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The Capital Region of Denmark - a part of Copenhagen University Hospital
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Alarming increase in the registration of degenerative rotator cuff-related lesions a nationwide epidemiological study investigating 244,519 patients

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  1. Reliability of the Copenhagen Achilles length measure (CALM) on patients with an Achilles tendon rupture

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  3. Acute sensory and motor response to 45-s heavy isometric holds for the plantar flexors in patients with Achilles tendinopathy

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PURPOSE AND HYPOTHESIS: Shoulder lesions are common and a challenge to diagnose. They often result in significant disability for the patient and are an economic burden to society. From recent studies, an increasing incidence has been reported. The purpose of this study was to investigate and map the incidence of shoulder lesions in Denmark from 1996 to 2013 with focus on sex, age and geographical area.

METHODS: The Danish National Patient Registry was searched retrospectively to find the number of shoulder lesions in Denmark during the period 1996-2013. Regional population data were retrieved from the services of Statistics Denmark. Incidence rates were analysed using Poisson regression models, and all analyses were done in R 3.2.2, and p values less than 0.05 were considered statistically significant.

RESULTS: During the 18-year period, 244,519 patients with a DM 75 diagnosis were registered. Male-to-female ratio was 51:49, and median age was 51. Most frequent were rotator cuff syndrome with a mean incidence rate of 313.3 (confidence interval 241.8-384.8) per 10(5) person-years at risk (PYRS). A statistically significant increase in overall incidence rate from 149.4 per 10(5) PYRS in 1996 to 715.3 per 10(5) PYRS in 2013 was found (p < 0.01). Incidence was highest for men aged 51-70 (1085.1 per 10(5) PYRS in 2013). There was no significant difference in incidence between sexes. Rural areas had a 1.4-fold higher mean incidence rate than urban areas.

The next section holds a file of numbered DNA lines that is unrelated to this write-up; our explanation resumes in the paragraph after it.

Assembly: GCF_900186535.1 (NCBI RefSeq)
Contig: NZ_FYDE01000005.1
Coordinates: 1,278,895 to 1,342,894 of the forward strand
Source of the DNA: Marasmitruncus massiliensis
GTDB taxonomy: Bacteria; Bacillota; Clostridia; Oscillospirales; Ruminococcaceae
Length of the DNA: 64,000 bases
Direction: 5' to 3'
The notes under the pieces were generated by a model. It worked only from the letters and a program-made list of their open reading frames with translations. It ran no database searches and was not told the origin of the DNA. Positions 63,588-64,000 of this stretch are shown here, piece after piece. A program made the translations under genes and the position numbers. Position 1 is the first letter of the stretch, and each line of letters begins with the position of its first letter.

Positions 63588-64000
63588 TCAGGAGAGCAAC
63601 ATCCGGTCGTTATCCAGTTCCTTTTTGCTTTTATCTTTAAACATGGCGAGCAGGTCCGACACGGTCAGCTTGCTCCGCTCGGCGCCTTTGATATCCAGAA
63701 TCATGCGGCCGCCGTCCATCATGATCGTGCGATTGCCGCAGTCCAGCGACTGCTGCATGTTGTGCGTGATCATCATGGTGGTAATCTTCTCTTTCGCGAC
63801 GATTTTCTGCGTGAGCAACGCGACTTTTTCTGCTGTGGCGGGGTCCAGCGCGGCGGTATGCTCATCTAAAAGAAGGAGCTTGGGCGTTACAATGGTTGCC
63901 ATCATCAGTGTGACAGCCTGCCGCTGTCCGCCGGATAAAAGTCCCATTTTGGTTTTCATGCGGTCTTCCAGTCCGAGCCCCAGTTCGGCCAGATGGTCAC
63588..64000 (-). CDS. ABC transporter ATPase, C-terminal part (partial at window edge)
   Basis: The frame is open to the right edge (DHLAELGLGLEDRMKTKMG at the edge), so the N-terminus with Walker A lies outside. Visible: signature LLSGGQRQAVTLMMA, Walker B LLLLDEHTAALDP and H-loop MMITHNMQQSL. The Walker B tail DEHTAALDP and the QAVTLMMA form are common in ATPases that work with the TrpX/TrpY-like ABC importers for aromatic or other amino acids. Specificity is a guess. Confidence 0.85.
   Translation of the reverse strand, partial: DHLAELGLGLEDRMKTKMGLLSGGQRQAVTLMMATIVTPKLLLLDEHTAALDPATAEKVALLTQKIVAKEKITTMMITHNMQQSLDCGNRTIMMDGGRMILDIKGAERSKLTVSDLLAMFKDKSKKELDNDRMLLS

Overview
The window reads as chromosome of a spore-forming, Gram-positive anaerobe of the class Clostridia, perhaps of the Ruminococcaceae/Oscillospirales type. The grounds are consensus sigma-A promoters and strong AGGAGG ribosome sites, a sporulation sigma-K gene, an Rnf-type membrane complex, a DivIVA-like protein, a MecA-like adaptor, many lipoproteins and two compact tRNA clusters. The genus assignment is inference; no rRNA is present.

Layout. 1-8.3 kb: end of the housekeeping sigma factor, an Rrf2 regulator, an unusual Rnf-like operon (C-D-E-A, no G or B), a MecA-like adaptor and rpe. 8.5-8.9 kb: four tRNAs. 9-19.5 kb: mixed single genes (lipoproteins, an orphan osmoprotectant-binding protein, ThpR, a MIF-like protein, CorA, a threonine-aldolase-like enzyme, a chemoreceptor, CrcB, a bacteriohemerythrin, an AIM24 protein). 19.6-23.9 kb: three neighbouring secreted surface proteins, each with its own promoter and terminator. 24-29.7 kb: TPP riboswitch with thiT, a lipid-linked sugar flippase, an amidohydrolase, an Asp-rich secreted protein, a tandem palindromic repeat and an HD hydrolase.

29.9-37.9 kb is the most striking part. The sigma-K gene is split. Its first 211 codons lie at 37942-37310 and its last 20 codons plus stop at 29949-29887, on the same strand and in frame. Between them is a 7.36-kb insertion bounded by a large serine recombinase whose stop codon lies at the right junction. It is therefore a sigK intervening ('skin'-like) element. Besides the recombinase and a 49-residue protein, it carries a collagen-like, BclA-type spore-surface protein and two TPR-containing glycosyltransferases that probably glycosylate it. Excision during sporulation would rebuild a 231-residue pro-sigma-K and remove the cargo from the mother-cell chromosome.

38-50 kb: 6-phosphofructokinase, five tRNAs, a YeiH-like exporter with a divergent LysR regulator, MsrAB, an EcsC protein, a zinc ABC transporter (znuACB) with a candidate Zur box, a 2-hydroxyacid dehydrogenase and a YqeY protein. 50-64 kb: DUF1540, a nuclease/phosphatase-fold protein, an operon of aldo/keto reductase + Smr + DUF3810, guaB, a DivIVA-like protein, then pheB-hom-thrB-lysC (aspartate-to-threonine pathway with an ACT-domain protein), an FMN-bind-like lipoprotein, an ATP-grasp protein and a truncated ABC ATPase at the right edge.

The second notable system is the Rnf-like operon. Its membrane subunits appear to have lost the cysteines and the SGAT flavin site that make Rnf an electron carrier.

CONCLUSION: The incidence of shoulder lesions rapidly increased mainly due to an increase among people of working age (31-70 years). There were no significant differences in incidence between sexes. Rural areas had a 1.4-fold higher incidence rate than urban areas. As shoulder lesions impose a huge socioeconomic burden on society, not to mention a great distress to the patient, the present findings is highly relevant for political decision-making regarding preventive and health promoting initiatives.

Original languageEnglish
JournalKnee surgery, sports traumatology, arthroscopy : official journal of the ESSKA
Volume26
Issue number1
Pages (from-to)188-194
ISSN0942-2056
DOIs
Publication statusPublished - Jan 2018

    Research areas

  • Journal Article

ID: 50650019